We have a master bath attached to our bedroom. The only way to place our bed ends up with our feet facing the bathroom wall (not the door itself) It is way too tight of a squeeze to put any furniture at the foot of the bed, and we can’t afford a tall footboard. Even if we could, it would squish my hubby, because his feet almost dangle the way it is. There is a dresser against the wall adjoining the bathroom. I am super superstitious and found this fung shui by accident. Is this horrible luck, even if we keep the bathroom door closed? Everything else that I’ve read (and I’m not reading anymore lol) seems to be good in the bedroom. We can see the bedroom door well, and the head of the bed is not on the same wall with a closet, main door, or window. It also isn’t against the adjoining bathroom wall. It is balanced, and honestly, I love my bedroom. I have just recently started having major insomnia around 3 months ago, but we have lived here for 1.5 years with no issues prior. I’ve actually slept like a baby until this issue began. Thanks!
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Many Asians, especially people of Chinese descent, believe it[clarification needed] is important to live a prosperous and healthy life as evident by the popularity of Fu Lu Shou in the Chinese communities. Many of the higher-level forms of feng shui are not easily practiced without having connections in the community or a certain amount of wealth because hiring an expert, altering architecture or design, and moving from place to place requires a significant financial outlay. This leads some people of the lower classes to lose faith in feng shui, saying that it is only a game for the wealthy. Others, however, practice less expensive forms of feng shui, including hanging special (but cheap) mirrors, forks, or woks in doorways to deflect negative energy.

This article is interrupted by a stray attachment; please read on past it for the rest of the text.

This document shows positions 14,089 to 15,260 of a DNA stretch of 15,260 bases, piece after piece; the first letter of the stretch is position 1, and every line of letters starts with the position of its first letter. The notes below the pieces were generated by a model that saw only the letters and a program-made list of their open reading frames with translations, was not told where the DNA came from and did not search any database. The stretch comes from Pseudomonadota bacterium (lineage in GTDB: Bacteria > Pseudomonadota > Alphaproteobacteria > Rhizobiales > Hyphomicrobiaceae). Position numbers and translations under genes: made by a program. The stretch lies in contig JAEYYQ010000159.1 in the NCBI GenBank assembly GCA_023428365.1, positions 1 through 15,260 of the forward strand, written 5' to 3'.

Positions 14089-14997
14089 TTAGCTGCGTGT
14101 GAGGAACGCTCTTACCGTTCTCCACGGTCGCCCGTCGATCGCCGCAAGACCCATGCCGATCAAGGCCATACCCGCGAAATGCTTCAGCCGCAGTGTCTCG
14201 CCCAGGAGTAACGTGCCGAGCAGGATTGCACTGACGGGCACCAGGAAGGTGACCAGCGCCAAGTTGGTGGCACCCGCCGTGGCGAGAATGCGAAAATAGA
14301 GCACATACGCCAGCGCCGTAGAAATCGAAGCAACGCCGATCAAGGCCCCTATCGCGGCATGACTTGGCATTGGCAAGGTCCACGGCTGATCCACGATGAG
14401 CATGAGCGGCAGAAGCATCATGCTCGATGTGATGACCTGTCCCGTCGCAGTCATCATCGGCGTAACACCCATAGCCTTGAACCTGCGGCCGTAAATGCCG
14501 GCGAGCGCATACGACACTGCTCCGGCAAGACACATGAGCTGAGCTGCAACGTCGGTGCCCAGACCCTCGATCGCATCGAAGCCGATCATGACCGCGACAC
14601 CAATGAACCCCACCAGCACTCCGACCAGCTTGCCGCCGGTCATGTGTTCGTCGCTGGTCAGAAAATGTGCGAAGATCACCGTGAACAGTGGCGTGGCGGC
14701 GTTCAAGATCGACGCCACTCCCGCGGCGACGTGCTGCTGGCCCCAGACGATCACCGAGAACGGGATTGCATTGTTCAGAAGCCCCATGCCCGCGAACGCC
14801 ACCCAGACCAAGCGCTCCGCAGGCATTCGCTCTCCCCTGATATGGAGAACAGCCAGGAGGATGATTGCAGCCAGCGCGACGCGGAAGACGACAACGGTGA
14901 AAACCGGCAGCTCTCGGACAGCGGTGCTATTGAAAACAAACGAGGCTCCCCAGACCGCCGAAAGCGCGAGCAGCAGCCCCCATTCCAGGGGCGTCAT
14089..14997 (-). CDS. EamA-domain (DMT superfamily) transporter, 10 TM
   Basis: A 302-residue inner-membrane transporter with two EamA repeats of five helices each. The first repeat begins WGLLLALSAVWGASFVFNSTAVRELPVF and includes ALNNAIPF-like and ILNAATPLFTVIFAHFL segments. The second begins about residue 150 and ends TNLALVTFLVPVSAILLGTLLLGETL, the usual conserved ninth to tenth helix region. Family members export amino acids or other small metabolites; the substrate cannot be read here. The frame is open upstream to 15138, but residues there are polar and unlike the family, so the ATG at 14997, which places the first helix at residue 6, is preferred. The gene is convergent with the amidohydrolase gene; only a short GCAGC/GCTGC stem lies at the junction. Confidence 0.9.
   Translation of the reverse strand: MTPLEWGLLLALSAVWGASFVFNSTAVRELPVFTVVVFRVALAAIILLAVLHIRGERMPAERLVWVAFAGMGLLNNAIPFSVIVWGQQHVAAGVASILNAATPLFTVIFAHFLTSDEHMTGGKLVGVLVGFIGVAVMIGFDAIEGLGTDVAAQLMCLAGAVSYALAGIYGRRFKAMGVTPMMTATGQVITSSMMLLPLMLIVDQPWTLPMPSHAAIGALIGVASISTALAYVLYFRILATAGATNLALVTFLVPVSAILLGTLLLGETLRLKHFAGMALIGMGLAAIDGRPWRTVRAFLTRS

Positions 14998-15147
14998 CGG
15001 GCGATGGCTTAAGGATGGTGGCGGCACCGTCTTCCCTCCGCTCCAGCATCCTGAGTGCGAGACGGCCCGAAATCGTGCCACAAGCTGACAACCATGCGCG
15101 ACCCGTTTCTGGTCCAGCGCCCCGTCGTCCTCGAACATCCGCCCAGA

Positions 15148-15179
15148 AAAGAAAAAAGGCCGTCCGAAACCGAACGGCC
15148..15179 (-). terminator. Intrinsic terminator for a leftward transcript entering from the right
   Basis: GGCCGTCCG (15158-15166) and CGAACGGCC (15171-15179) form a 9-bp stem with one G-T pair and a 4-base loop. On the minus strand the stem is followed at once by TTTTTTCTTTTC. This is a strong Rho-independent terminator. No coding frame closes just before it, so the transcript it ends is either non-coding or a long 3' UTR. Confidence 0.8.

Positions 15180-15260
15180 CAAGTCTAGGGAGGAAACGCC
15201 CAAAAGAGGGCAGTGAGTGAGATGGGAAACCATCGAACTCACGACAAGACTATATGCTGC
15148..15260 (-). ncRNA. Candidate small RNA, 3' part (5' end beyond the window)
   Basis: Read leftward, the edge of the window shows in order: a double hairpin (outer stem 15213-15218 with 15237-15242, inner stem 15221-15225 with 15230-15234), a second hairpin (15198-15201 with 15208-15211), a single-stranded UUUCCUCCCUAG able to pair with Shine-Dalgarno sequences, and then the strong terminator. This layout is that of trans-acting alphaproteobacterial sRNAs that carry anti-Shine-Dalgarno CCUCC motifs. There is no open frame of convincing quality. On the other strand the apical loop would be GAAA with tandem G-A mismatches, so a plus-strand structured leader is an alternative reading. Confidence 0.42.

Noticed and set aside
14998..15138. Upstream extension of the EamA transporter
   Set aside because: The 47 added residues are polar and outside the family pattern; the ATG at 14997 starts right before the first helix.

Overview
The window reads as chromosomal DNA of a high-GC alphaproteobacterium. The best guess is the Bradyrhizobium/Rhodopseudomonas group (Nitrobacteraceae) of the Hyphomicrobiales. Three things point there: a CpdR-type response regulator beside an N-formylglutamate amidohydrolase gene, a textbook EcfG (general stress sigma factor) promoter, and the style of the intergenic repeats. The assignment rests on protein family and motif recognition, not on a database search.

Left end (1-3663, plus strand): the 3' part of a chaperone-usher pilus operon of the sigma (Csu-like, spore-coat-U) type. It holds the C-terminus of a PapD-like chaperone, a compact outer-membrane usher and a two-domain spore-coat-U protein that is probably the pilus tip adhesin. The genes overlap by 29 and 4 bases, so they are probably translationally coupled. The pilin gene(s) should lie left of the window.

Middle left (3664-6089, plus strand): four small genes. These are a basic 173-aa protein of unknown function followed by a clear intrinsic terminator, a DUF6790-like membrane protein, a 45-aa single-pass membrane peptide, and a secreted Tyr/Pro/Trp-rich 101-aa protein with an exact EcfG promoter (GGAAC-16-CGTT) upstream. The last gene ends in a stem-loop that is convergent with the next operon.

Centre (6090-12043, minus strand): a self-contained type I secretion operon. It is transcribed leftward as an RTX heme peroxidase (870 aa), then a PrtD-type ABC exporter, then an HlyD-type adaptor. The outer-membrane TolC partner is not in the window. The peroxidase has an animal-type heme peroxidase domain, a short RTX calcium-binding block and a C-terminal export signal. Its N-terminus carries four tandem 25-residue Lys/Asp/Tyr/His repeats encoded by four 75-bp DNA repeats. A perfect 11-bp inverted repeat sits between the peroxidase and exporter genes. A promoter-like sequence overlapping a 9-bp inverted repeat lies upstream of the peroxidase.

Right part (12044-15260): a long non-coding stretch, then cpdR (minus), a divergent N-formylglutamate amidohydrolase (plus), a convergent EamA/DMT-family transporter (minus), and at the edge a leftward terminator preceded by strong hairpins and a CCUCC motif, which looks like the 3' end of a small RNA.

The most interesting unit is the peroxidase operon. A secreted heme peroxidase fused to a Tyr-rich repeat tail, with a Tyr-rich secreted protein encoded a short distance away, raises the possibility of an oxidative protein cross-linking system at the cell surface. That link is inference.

A grave at Puyang (around 4000 BC) that contains mosaics— actually a Chinese star map of the Dragon and Tiger asterisms and Beidou (the Big Dipper, Ladle or Bushel)— is oriented along a north–south axis. The presence of both round and square shapes in the Puyang tomb, at Hongshan ceremonial centers and at the late Longshan settlement at Lutaigang, suggests that gaitian cosmography (heaven-round, earth-square) existed in Chinese society long before it appeared in the Zhoubi Suanjing.